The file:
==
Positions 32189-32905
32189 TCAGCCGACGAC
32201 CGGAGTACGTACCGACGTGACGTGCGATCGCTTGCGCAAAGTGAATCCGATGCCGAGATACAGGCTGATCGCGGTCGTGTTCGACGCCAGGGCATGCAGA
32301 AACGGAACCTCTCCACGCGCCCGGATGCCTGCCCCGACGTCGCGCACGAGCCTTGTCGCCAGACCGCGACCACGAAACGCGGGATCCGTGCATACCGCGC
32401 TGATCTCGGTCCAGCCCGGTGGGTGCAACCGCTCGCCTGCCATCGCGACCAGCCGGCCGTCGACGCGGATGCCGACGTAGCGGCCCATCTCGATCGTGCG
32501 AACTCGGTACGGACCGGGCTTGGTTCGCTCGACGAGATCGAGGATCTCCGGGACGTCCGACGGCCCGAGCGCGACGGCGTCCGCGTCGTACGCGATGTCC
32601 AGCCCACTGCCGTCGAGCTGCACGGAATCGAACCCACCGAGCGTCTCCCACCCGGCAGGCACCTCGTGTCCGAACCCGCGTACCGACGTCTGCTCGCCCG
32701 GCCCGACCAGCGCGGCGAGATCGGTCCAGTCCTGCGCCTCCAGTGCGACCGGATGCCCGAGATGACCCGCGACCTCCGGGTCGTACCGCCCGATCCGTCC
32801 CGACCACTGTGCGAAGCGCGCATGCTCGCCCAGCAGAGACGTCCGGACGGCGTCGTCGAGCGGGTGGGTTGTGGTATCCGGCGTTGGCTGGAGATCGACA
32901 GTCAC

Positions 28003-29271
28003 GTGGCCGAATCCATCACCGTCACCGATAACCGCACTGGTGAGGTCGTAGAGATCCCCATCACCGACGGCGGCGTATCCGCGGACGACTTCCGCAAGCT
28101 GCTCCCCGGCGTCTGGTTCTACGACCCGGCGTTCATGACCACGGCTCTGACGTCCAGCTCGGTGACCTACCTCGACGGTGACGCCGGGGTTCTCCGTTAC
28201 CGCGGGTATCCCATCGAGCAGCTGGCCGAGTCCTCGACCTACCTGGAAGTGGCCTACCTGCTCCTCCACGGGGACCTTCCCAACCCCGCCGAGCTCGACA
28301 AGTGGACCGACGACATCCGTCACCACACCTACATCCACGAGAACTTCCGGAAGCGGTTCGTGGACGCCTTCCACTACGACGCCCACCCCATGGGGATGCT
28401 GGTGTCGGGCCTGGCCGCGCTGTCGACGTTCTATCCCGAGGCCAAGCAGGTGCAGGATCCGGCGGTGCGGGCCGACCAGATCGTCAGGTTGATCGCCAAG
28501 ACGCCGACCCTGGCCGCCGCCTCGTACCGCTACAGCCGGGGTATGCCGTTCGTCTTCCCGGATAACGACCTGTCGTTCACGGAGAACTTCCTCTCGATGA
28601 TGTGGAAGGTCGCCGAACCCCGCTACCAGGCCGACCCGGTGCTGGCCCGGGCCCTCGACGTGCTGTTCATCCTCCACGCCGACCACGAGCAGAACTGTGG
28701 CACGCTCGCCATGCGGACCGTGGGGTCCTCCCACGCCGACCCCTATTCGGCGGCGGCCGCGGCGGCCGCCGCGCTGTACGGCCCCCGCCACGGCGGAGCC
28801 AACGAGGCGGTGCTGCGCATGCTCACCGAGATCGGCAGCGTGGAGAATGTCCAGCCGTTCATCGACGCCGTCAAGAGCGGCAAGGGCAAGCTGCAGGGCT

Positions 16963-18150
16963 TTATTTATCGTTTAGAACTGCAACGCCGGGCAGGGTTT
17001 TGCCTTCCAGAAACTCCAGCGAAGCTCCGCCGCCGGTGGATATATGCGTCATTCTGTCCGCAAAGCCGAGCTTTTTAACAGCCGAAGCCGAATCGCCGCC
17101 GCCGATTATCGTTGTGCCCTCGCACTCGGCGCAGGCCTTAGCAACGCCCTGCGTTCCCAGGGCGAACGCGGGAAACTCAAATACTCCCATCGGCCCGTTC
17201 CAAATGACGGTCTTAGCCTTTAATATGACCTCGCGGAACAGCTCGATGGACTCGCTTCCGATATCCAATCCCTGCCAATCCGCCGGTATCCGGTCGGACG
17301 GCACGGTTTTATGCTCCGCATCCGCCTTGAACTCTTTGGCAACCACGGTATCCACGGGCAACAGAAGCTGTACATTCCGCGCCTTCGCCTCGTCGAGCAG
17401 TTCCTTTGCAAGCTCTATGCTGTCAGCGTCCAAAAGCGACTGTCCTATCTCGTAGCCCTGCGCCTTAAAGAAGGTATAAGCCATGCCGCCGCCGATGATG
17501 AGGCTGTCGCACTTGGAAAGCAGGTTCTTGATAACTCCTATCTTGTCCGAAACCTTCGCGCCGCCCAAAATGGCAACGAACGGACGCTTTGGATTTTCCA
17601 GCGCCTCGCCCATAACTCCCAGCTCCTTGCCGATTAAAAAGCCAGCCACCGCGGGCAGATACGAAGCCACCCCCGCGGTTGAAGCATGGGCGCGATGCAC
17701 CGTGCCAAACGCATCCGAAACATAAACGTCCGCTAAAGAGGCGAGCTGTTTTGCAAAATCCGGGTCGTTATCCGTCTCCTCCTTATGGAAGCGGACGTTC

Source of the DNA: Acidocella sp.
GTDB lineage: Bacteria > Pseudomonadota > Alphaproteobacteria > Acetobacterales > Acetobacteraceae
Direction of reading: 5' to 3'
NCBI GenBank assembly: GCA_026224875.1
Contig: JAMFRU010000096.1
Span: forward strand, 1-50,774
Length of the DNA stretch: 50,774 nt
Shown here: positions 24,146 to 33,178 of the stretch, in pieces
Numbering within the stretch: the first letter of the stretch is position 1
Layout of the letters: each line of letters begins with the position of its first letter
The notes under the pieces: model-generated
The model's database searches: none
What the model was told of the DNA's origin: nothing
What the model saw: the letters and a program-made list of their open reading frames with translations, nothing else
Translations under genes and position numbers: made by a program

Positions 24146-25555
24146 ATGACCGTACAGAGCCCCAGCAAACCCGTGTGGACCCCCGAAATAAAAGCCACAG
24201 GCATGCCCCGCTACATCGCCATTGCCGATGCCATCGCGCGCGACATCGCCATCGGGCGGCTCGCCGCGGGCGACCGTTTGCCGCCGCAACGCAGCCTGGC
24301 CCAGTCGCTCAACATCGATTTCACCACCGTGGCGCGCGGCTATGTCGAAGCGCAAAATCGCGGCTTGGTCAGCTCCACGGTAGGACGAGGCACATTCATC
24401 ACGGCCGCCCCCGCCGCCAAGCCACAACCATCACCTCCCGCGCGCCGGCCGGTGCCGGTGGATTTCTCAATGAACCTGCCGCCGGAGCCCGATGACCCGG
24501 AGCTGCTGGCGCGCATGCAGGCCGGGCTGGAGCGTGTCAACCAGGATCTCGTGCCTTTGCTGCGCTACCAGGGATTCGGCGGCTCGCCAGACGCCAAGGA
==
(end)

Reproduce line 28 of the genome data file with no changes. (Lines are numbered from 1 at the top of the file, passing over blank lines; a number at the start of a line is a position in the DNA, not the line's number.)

17501 AGGCTGTCGCACTTGGAAAGCAGGTTCTTGATAACTCCTATCTTGTCCGAAACCTTCGCGCCGCCCAAAATGGCAACGAACGGACGCTTTGGATTTTCCA